Here is a data chart that was published in TechCrunch, it shows a breakdown of crowdfunding-sourced investments in hardware.

The scattered pie chart looks nice, but is not easy to read:
  • A lot of data and many label are positioned upside down
  • The $ and M signs clutter up space
  • A lot of text is too small
Also, PowerPoint is not very well equipped to make charts like this. You see how the exploded pie points do not line up perfectly, and how the text is not curved right.

To make it readable, I would go for 2 stacked columns, one for the total categories, one for the sub categories. Put horizontal labels to the left of the totals, and to the right of the subcategory column. Use colours to link totals and subcategories together (like it is done in the above pie).

If you wanted to go fro an exploding pie as indicated above, do not explode the pieces in PowerPoint, but rather use extremely fat white lines around the elements of a regular pie to get a more organised diagram.

We need video!

Before investing a lot of time and money in designing a video to complement your presentation, take a step back and think why you want it, then brief the designer accordingly. Some uses of video are more useful than others:
  1. A spectacular, wow, stunning, noisy, beat drumming, flying effects filled, splash opening that leaves the audience shuddering in their chairs
  2. Customer testimonials and/or other interviews of people that are hard to bring to the presentation room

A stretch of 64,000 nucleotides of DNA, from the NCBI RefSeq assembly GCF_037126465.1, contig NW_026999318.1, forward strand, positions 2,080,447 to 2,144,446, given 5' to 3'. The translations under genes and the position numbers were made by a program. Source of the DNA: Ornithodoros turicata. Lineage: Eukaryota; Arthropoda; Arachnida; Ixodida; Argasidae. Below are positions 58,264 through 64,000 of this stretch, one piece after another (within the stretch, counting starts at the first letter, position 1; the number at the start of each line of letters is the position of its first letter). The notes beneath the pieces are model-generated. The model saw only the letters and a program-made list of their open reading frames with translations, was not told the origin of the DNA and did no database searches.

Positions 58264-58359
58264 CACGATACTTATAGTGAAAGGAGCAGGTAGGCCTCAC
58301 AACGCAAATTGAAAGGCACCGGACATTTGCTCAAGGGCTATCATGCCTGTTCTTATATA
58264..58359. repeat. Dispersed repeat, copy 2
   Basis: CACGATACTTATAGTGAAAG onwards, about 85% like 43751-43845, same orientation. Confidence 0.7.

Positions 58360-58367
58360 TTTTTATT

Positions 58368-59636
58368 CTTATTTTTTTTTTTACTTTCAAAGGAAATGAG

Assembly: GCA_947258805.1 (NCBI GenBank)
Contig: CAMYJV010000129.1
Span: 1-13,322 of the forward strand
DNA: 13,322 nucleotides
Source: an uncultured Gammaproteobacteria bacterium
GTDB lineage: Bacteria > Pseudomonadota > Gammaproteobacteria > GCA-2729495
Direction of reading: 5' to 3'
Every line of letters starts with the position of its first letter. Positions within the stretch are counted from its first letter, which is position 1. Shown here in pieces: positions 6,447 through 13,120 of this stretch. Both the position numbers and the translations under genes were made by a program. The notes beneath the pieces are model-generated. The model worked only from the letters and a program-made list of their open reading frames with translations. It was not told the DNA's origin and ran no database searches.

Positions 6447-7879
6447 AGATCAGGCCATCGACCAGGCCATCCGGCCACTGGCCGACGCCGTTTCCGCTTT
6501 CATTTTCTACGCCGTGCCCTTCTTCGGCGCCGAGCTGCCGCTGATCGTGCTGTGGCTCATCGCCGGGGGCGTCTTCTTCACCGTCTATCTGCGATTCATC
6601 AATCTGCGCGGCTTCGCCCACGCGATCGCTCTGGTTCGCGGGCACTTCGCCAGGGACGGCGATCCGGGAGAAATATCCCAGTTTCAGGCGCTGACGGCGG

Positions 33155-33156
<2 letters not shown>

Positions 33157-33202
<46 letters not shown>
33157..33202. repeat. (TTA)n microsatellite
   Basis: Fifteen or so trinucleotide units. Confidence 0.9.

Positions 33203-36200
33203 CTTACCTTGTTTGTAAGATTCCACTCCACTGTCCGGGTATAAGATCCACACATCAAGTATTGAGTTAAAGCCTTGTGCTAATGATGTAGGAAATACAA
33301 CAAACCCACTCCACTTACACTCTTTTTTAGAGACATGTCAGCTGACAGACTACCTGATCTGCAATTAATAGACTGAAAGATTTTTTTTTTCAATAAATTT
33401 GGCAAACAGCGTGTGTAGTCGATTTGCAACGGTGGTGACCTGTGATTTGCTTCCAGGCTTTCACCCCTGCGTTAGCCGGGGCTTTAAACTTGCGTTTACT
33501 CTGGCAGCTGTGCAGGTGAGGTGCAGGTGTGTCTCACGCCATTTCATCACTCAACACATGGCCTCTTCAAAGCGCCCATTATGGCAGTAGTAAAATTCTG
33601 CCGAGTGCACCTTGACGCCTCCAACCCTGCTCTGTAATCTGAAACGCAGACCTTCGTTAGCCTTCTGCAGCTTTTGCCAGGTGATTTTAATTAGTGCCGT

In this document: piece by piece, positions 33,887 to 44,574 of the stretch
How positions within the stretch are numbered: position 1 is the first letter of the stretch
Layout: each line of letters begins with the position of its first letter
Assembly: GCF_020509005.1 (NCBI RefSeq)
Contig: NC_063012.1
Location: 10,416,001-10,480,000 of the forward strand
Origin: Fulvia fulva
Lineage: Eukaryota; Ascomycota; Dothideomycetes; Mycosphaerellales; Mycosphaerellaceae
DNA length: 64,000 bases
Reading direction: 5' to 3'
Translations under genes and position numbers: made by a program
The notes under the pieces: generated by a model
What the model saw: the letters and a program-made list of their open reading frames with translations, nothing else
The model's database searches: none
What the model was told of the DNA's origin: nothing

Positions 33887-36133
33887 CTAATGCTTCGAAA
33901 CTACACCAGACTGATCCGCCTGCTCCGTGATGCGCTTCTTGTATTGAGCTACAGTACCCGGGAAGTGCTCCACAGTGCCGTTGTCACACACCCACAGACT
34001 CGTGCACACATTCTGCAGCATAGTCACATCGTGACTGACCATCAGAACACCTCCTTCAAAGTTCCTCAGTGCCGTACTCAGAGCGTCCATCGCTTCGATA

3. An explanation/demonstration to show how your product works, is used in practice
  4. A high-paced, scripted story
  5. A funny, cute cartoon to support your message
  6. A complex animation that is hard to execute in PowerPoint or Keynote
  7. A narrated slide sequence that you can send to people you being present to explain it

Non-stock stock photo sites

A friend of mine posted a question on her facebook timeline: where to get stock images that do not look like stock images. I am shamelessly copying the list of URLs that were posted in response:

If your edge is the team...

...well, highlight it. In most presentations the management bios are all crammed on one page in the presentation. If you are starting a company and your team is the only asset, you might as well spend a bit more time/space on it.

Then the usual blah, blah, blah

And after that we come in with the usual “blah blah blah” pitch. I hear this often in briefing meetings.
  1. You are offending your audience
  2. You probably do not believe in your own story
  3. You have become tired of given the same pitch all over again
  4.  You are probably winging the story, a true blah, blah, blah experience for your audience
Invent a fresh approach to telling your story, believe in it, and stand for it. No more blah, blah, blah in the story outline.

The opposite of a job interview

Y Combinator, a successful early stage investor, is opening its applications for the Winter 2015 program. Their advice on how to apply successfully (2009) is full of valuable advice that I apply daily when helping people to design investor presentations.

The advice is targeted at the first phase of the investment funnel: sending in a cold email with your pitch in the hope of getting an opportunity to talk in person. Paul Graham mentions a few times that writing a pitch to an investor is different from writing a CV to an HR person in a huge company.
  1. Be extremely concise. Cut fluff, buzzwords, jargon. “every unnecessary word in your application subtracts from the effect of the necessary ones” These people read about 100 applications a day.
  2. Say what you are doing, people need to put you in some sort of box to start thinking about your idea. Even if this means that you run the risk of limiting/narrowing down the upside potential of your idea.
  3. Realise that your write-up is an excuse to figure you out, see how smart you are, how good you are at getting things done. It is not about your idea, it is about the insight you bring with the idea. Did you anticipate the obvious questions any intelligent person might have?